Delmar Davis of the SHC Fire Buffs, the 1952 class of Black volunteer fire fighters who paved the way for paid Black irefighters in Baltimore.
In 1952, seven WWII veterans opened the door for Blacks to enter the fire service in Baltimore. Today, only one of those seven remains, and a number of Baltimore citizens want to see he is recognized for his contribution in the fight for civil rights.
Delmar Davis, born in 1915, grew up in Baltimore and spent four years fighting in the Pacific theater during World War II. He returned to a still segregated Baltimore, where he and four friends, all interested in the fire service, used to hang around what was then Engine 13 in West Baltimore.
Though the four could not work in the fire service, they founded the SHC Fire Buffs in 1949, the country’s first Black firefighter’s club, naming it after three of the original four group members: James Smith, Arthur Hardy, and Elbert Carter.
Engine 13’s fire chief befriended the men, Davis said, giving them tips about becoming firefighters and even advocating on their behalf. In 1952, the four men were allowed to form the first Black firefighter class in Baltimore City, receiving the same training the city’s paid firefighters received, but relegated to a volunteer status because, by then, all the men were over the cut-off age for paid firefighters.
Davis said at the time he could make more money anyways working as a contractor than he could as a firefighter. However, despite the lack of pay and the resistance from the White firefighter’s union, the SHC Fire Buffs never lacked passion for fighting blazes.
“We were such enthusiastic firefighters, we never refused an order,” said Davis. “We never refused an order and when we saw a firefighter in need, he was never ignored regardless.”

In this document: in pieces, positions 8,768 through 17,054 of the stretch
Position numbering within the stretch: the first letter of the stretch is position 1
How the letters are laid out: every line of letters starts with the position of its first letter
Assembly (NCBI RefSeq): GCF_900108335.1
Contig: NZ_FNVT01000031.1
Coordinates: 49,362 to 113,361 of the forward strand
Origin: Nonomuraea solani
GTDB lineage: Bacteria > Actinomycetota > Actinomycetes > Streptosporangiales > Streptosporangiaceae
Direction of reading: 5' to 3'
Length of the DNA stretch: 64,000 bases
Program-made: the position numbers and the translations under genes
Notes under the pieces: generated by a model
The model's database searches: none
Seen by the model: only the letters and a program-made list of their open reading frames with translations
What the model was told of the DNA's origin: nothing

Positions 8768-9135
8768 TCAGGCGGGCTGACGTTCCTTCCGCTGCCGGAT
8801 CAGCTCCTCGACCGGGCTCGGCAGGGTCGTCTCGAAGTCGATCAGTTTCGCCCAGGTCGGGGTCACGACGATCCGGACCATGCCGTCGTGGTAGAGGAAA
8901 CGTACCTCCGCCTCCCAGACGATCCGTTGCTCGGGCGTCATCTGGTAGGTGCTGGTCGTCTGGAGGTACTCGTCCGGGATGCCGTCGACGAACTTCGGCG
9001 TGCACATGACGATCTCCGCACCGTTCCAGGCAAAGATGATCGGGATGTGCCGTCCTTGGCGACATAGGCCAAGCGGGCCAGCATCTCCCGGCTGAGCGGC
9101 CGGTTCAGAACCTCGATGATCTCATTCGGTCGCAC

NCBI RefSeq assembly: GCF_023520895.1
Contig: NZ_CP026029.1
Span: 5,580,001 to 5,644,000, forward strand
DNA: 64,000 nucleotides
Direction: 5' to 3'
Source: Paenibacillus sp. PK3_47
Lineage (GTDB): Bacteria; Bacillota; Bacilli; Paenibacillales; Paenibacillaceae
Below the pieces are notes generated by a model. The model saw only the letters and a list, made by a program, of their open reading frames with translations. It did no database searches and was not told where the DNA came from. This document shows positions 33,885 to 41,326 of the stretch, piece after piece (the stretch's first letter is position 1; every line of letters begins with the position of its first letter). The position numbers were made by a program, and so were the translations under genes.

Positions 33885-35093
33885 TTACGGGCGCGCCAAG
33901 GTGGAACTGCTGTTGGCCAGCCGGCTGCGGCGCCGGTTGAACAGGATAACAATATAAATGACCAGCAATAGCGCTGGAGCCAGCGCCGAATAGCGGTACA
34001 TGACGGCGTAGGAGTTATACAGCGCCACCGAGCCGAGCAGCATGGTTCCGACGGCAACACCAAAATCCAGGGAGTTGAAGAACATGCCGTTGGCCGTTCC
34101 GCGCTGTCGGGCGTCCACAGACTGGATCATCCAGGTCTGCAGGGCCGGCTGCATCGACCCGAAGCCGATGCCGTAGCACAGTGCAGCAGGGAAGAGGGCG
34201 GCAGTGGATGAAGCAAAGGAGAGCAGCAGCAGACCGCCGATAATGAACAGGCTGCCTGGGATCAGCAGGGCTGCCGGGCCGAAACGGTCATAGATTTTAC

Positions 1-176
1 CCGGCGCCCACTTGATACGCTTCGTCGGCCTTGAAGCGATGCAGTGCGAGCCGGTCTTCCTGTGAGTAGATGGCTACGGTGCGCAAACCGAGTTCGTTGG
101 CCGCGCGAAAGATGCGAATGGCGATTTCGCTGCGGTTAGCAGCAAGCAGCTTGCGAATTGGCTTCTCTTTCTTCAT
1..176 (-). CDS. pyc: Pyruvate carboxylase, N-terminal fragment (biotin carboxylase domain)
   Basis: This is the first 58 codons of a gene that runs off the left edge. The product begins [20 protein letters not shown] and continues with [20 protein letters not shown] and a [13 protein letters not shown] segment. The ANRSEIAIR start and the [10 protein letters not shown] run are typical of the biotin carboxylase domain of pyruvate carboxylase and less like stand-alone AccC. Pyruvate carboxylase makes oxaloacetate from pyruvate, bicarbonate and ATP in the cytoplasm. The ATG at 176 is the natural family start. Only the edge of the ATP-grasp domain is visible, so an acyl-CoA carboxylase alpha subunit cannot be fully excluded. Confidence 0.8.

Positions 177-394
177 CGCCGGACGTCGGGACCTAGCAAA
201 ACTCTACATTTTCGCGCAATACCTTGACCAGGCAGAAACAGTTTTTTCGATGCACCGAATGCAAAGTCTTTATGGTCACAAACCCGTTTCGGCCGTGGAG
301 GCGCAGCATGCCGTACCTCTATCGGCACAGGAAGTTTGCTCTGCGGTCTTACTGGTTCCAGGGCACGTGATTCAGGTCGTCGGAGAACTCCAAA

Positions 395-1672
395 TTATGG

The SHC Fire Buffs were tasked with answering second alarms, the alarm signaling a fire had become more than initial responders could manage, and often meant there were other, White, firefighters in need of rescue.
“I would want to remember the courage the seven of us had,” said Davis of his fellow buffs. “Matter of fact, it wasn’t a week or two after they assigned us, that one of us saved one of their firefighters.”
That skill and tenacity in fighting fires from an all-Black, volunteer force would lead to the first Black, paid class of Baltimore City firefighters in 1954. “They were the first group of Blacks allowed to ride on the fire trucks,” explained Skip Barber, public information officer for the SHC Fire Buffs. “From that, Mayor D’Alesandro then said, ‘Black volunteers? Why not Black paid firefighters?’ So he put in a bill, at that time that city council was to vote on for Black firefighters, and it took eight tries for that to happen.”
Dr. Estella Ingram-Levy, a Baltimore area resident, has sought to raise awareness of the important contribution to civil rights that Davis and his fellow firefighters in the SHC made, noting there isn’t a plaque anywhere to commemorate the group.
“What one should remember about Delmar, he is the only survivor, who set the pace not only for other Blacks to enter the fire department, but police officers, and any of these public servants,” said Ingram-Levy.
For Davis, what is most important is remembering the courage he and his brothers in the SHC Fire Buffs demonstrated not only in fighting fires, but in helping to pave the way for Black firefighters throughout the country. “ was just part of my life,” said Davis. “What you want, you had to fight for, and that was my desire.”